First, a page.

Posted: Tuesday, June 12, 2012 1:28:42 AM
Ever since I was in pre-school I knew that I wanted to become a doctor. Since four years of age, I was so set on that goal that whenever relatives or teachers would ask me what I wanted to be when I grew up, I would always answer “doctor” without even batting an eyelid. But after a recent trip to China, I began to rethink and reexamine my “perfectly” planned out life.
It all started when I signed up to volunteer with the Tian Zi Biodiversity Foundation in Xishuangbanna, Yunnan, China. Thinking that I would be learning about how the products from the abundant natural resources are utilized to produce pharmaceutical products, I eagerly signed up for what I thought would be a medically relevant project. Little did I know that I was in fact signing up to work with China’s leading environmental conservation group to help bring a stop to the spread of rubber plantations that were fast encroaching upon what little was left of the dense rainforest of Xishuangbanna.
Upon my arrival in Xishuangbanna, I quickly realized how intimately lives are tied to the environment. Living here in America, I felt that I did enough to help the environment by recycling regularly, conserving paper usage, and keeping a small compost pile in my kitchen. In Xishuangbanna, I saw the same dark green foliage rolling across vast tracts of land, outgrowing and out-competing all the native species of plants and robbing native animals of their natural habitats. Whole sections of native rainforest were being decimated at alarming rates while helpless animals fled to the shrinking areas of what was left of the rainforests.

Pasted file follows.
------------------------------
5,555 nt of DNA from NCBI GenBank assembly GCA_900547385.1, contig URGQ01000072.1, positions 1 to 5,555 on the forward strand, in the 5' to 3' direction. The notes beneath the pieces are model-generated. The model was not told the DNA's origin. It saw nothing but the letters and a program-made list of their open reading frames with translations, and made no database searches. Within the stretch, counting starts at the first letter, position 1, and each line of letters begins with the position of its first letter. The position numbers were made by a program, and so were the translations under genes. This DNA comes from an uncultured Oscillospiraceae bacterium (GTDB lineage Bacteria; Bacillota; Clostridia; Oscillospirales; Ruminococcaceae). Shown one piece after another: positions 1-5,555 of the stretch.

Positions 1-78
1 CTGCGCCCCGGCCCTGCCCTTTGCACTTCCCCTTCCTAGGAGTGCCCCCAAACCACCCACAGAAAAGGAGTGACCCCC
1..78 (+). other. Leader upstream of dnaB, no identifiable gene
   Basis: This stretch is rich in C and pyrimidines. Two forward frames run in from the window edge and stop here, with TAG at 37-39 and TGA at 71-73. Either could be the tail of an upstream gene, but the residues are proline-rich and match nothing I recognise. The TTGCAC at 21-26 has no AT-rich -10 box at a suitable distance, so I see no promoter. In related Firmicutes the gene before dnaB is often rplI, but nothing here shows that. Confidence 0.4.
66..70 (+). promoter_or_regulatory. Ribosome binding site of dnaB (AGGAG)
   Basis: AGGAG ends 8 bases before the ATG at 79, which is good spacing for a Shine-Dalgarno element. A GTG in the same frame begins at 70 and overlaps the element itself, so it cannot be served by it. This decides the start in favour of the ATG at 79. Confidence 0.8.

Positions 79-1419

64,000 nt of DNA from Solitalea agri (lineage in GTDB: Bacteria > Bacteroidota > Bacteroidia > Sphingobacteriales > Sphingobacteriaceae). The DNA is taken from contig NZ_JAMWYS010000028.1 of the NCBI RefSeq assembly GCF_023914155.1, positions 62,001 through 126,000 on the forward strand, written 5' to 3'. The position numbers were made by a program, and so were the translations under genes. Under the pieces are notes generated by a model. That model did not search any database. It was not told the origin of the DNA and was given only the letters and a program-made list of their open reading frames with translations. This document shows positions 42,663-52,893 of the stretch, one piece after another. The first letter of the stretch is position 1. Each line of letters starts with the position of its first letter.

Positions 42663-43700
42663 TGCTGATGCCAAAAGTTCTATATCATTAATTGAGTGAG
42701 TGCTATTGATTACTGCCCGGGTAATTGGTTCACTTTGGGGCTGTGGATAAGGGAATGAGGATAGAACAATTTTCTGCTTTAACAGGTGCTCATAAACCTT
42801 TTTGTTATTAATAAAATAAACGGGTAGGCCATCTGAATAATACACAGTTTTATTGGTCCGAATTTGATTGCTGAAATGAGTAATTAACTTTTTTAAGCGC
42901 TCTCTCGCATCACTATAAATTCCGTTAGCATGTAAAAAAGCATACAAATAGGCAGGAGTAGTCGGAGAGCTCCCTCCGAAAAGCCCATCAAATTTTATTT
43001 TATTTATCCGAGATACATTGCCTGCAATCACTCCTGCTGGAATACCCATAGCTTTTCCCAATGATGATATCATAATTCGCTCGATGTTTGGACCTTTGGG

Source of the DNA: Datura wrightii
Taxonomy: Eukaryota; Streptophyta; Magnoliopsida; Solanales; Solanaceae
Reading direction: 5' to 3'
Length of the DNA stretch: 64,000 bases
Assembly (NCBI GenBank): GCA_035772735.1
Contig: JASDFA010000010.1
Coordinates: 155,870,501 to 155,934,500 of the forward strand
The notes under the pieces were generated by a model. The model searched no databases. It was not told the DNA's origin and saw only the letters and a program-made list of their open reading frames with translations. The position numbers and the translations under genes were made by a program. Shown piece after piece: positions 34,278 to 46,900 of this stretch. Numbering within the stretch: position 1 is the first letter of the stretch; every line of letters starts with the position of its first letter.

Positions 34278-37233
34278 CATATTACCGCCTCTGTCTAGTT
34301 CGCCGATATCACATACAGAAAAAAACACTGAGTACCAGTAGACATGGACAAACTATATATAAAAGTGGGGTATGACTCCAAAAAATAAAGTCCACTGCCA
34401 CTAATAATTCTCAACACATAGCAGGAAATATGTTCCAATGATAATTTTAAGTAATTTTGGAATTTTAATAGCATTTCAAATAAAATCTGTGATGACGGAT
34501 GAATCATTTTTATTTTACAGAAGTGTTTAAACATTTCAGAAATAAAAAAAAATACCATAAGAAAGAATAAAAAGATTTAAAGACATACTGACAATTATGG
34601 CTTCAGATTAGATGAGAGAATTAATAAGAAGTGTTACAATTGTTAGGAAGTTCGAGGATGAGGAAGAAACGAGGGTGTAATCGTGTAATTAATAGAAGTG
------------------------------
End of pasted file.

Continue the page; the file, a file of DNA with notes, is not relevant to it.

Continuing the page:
After this trip, I became so much closer with nature. I had just witnessed our nature crumbling before us and I soon realized that my children may not be able to see the small remaining tracks of beautiful rainforests in China anymore. This trip opened my eyes to how out of tune most American teenagers are, to how out of tune I was with nature. With Facebook, cell phones, and the ever evolving world of computers and new gaming systems, teenagers tune themselves into fake friends and imaginary worlds while shutting themselves out of nature, out of what is real. Nature is needed in the lives of everyone. The environment is something that has a limited time on earth too, and if we keep selfishly shutting ourselves out, we will never learn, we will never be able to truly reflect on our lives. Nature is something that opens new doorways, new ideas, and new beginnings. After my trip to the forest, I have so many new doorways open for me. I started to re-evaluate what I wanted to do when I grow up. After all those years of certainty, it somehow fell apart, fell apart and then molded into something about saving nature, of loving it, and learning from it. If I had never stepped outside, I would have never found me.